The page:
Ross-Simons’ Jewel Box


Internally lit showcases at varying heights offer a path of discovery at Ross-Simons.

Ross-Simons’ tradition of providing exceptional quality jewelry at affordable prices is reflected in the design of its new store in Providence Place Mall, Providence, R.I. The 2,500-sq.-ft. space is beautiful and luxurious, but approachable and never intimidating.

“It has a simple elegance that is very appealing,” said Tracy Zaslow, director of store design and construction, Ross-Simons, Cranston, R.I. “There are a lot of nice details, but it’s not too fussy. Overall, it has a much more contemporary attitude, which is helping draw customers from a wider audience without alienating our core base.”

Zaslow is encouraged by reaction to the prototype. Two additional stores are in the works—one a relocation and the other brand new—based on the design.

“Also, operationally it’s right on,” Zaslow added, “which is important for me because I also handle maintenance. It really came out as a solid package all the way around.”

The design, by Chute Gerdeman Retail, Columbus, Ohio, relies on different finishes and other details to provide a shop-like experience. The cases are positioned at different heights to provide customers with a feeling of discovery. In line with the company’s fashion-forward approach to jewelry, merchandise is displayed on modern pearlescent mannequins and forms.

“We tried to create a meandering path through the store,” Zaslow said, “and provide some sense of exploration. It’s different from the typical jewelry store with its straight case lines.”

Three contemporary-styled fixtures with curvy chrome-metallic legs are located in the corner windows, attracting the attention of customers and mall shoppers alike.

“The fixtures, which are elevated a bit higher than typical case work, are merchandised on both the storefront side and store side,” noted Steve Calhoun, senior designer, environments, Chute Gerdeman Retail. “They encourage customers to approach the storefront and see the offering, and help break down the boundary of whether the customer goes in or not.”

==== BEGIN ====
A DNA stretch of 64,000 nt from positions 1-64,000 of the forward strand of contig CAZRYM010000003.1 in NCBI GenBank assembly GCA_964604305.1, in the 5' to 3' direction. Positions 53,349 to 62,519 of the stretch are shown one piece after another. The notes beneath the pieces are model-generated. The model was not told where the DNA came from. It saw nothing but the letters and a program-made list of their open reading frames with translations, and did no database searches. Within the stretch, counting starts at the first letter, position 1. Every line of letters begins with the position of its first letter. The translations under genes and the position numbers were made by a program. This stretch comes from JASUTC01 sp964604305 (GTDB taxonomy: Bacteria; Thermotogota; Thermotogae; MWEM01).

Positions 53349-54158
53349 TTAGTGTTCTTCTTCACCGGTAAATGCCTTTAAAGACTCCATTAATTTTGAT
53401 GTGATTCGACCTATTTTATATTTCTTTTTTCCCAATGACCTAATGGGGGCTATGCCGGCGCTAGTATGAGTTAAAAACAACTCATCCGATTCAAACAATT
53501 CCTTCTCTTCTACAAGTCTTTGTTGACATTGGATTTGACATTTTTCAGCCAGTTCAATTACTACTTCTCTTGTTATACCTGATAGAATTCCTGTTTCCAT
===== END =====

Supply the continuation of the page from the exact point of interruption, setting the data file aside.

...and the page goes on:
A rich color palette and dark wood veneer fixtures provide an upscale, residential ambience. The use of lighter finishes on the wall and lightly brocaded carpet help soften the mood. Metal finishes and a chandelier provide a note of sparkle.

Much of the inspiration for the design came from Ross-Simons packaging, which was recently redone. Platinum, rich chocolate brown and the retailer’s signature mint-green hues are found throughout the space.

“Chocolate was a special inspiration because buying a fine chocolate is not unlike buying jewelry,” Calhoun said. “It’s an indulgence, not a necessity and presentation is key.”

The chocolate color is featured in the carpet, pearlescent wallcovering and to set off the Rolex area, which has been moved to the front of the store. Set off with a glass-mosaic tile wall and rich brown curtains, the space has a sense of destination.

“Bar-height counters and stools make the area feel a little more masculine,” said Bess Anderson, director, visual strategy, Chute Gerdeman Retail.

The bridal area features a sit-down counter with a gentle curve, which is reflected in the ceiling soffit above. Upholstered chairs and lifestyle graphics add a residential feel and encourage customers to relax.

“The soffits, which flank the chandelier, have hand-done finishes that add depth and texture,” Calhoun said. “Along with the chandelier, they make the center area, which includes a showcase, a standout.”

Recessed compact fluorescents serve as the field light fixtures.

“We also used recessed metal fixtures, where we wanted more sparkle and to punch down on fixtures,” Calhoun said, “and recessed adjustable lights to highlight fixtures along the wall perimeter.”

In addition, all the cases and displays are internally lit.

“Lighting and energy codes are tough for some retailers, especially jewelers,” Calhoun said. “Fortunately, the code is written so that fixtures with internal lighting are exempt from the calculation, so that helped us here.”

To see more photos of Ross-Simons, visit

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